The bridge of life and death

The first edition cover of“The Bridge of San Luis Rey”

The first edition cover of“The Bridge of San Luis Rey”

Reading about the dead and the wounded in the terrorist attack on London’s Westminster Bridge – from 10 nations and all walks of life – put me in mind once more of Thornton Wilder’s beloved novel “The Bridge of San Luis Rey.”

It tells the story of five people in 18th-century Peru who die while crossing a footbridge that collapses. A witness who was about to cross, a Franciscan monk named Brother Juniper, is assigned to investigate the tragedy.

Why these five?, he wonders. They are interrelated in the novel but that doesn’t seem to be reason enough to answer the question that Wilder posed for himself and that we, too, might ask, particularly after an event such as this: “Is there a direction and meaning in lives beyond the individual’s own will?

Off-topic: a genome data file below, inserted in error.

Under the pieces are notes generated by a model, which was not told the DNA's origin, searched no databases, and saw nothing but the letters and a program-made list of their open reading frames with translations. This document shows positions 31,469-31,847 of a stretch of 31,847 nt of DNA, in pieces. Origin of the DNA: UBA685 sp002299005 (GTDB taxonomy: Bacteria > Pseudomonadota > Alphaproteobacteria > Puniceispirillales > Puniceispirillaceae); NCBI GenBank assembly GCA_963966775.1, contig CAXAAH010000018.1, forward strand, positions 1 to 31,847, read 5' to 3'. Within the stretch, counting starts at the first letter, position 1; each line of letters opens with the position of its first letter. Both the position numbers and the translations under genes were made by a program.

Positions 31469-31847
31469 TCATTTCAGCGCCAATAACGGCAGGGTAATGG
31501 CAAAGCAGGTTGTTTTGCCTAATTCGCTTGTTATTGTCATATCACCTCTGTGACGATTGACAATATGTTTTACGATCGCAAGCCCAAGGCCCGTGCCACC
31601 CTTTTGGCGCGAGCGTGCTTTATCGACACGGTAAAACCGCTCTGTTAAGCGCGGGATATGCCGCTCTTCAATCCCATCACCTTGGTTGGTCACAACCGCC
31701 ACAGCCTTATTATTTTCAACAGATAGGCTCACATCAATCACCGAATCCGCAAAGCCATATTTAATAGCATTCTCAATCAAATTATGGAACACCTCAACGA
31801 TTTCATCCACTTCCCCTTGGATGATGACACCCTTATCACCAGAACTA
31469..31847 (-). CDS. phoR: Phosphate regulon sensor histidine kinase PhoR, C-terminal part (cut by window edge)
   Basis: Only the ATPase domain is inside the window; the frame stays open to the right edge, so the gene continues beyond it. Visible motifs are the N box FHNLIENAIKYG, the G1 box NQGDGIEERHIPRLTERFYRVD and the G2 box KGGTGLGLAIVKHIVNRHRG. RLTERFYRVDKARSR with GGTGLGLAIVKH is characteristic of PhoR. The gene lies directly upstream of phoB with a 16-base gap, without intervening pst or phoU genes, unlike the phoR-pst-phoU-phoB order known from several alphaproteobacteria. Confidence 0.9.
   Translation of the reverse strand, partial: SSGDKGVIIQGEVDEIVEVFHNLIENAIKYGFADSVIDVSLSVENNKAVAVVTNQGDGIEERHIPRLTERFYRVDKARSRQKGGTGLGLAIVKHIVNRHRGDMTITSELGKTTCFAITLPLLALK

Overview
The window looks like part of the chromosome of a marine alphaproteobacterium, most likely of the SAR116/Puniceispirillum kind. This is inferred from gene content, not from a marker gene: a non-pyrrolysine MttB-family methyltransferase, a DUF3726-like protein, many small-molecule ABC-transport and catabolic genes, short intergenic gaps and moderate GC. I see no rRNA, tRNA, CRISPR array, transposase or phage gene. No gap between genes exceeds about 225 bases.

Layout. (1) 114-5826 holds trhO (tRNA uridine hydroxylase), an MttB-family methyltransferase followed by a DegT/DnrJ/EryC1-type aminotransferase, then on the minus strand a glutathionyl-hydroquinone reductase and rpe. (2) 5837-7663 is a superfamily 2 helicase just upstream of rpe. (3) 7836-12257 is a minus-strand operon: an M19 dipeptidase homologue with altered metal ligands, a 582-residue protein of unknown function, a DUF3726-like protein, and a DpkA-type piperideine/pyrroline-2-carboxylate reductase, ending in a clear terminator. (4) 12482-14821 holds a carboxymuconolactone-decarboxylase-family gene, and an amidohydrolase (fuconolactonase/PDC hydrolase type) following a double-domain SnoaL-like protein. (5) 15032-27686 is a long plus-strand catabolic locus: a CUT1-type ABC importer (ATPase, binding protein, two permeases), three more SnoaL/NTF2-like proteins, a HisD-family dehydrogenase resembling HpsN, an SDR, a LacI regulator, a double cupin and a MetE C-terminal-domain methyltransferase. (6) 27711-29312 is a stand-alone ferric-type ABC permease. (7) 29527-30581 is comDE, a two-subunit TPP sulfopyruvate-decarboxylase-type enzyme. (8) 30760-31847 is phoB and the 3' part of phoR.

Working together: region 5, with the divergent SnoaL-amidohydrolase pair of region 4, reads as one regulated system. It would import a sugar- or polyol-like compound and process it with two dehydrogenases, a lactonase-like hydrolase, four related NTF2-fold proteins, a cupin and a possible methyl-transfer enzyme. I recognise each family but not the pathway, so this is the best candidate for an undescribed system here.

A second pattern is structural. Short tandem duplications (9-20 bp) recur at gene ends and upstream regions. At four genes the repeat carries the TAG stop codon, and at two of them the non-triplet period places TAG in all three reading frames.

“As I said earlier,” Wilder wrote, “we can only pose the question correctly and clearly, and have faith one will ask the question in the right way."

I believe we are all strands in the universe with patterns to fulfill. For whatever reason, the strands of those dearly departed and wounded came together in a terrifying pattern on Westminster Bridge. But I take comfort in the last, oft-quoted lines of Wilder’s novel, which I myself read at the funeral of my adored Aunt Mary. I quote them now, hoping you will find comfort in them anew:

“We ourselves shall be loved for awhile and forgotten. But the love will have been enough; all those impulses of love return to the love that made them. Even memory is not necessary for love. There is a land of the living and a land of the dead and the bridge is love, the only survival, the only meaning.”